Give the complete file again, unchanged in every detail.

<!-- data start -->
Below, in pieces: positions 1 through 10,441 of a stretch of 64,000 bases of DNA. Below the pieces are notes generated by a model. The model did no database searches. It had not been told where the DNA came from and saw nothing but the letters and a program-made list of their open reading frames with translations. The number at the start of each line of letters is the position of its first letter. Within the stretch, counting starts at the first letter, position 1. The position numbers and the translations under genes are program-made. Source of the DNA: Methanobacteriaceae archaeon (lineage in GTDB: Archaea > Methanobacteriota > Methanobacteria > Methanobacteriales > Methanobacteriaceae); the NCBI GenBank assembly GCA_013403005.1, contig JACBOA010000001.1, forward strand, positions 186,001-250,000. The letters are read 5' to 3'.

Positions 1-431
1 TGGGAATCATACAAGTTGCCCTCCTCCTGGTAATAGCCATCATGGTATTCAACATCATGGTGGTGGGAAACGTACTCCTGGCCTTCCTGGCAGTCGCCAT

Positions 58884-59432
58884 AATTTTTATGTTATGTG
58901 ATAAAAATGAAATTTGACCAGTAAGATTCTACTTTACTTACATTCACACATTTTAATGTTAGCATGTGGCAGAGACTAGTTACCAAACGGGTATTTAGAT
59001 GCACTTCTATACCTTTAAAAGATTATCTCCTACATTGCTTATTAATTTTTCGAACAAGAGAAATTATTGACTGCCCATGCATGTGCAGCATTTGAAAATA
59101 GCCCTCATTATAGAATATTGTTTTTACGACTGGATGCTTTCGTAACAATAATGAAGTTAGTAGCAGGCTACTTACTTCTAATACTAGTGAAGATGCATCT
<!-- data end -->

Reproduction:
Below, in pieces: positions 1 through 10,441 of a stretch of 64,000 bases of DNA. Below the pieces are notes generated by a model. The model did no database searches. It had not been told where the DNA came from and saw nothing but the letters and a program-made list of their open reading frames with translations. The number at the start of each line of letters is the position of its first letter. Within the stretch, counting starts at the first letter, position 1. The position numbers and the translations under genes are program-made. Source of the DNA: Methanobacteriaceae archaeon (lineage in GTDB: Archaea > Methanobacteriota > Methanobacteria > Methanobacteriales > Methanobacteriaceae); the NCBI GenBank assembly GCA_013403005.1, contig JACBOA010000001.1, forward strand, positions 186,001-250,000. The letters are read 5' to 3'.

Positions 1-431
1 TGGGAATCATACAAGTTGCCCTCCTCCTGGTAATAGCCATCATGGTATTCAACATCATGGTGGTGGGAAACGTACTCCTGGCCTTCCTGGCAGTCGCCAT

Positions 58884-59432
58884 AATTTTTATGTTATGTG
58901 ATAAAAATGAAATTTGACCAGTAAGATTCTACTTTACTTACATTCACACATTTTAATGTTAGCATGTGGCAGAGACTAGTTACCAAACGGGTATTTAGAT
59001 GCACTTCTATACCTTTAAAAGATTATCTCCTACATTGCTTATTAATTTTTCGAACAAGAGAAATTATTGACTGCCCATGCATGTGCAGCATTTGAAAATA
59101 GCCCTCATTATAGAATATTGTTTTTACGACTGGATGCTTTCGTAACAATAATGAAGTTAGTAGCAGGCTACTTACTTCTAATACTAGTGAAGATGCATCT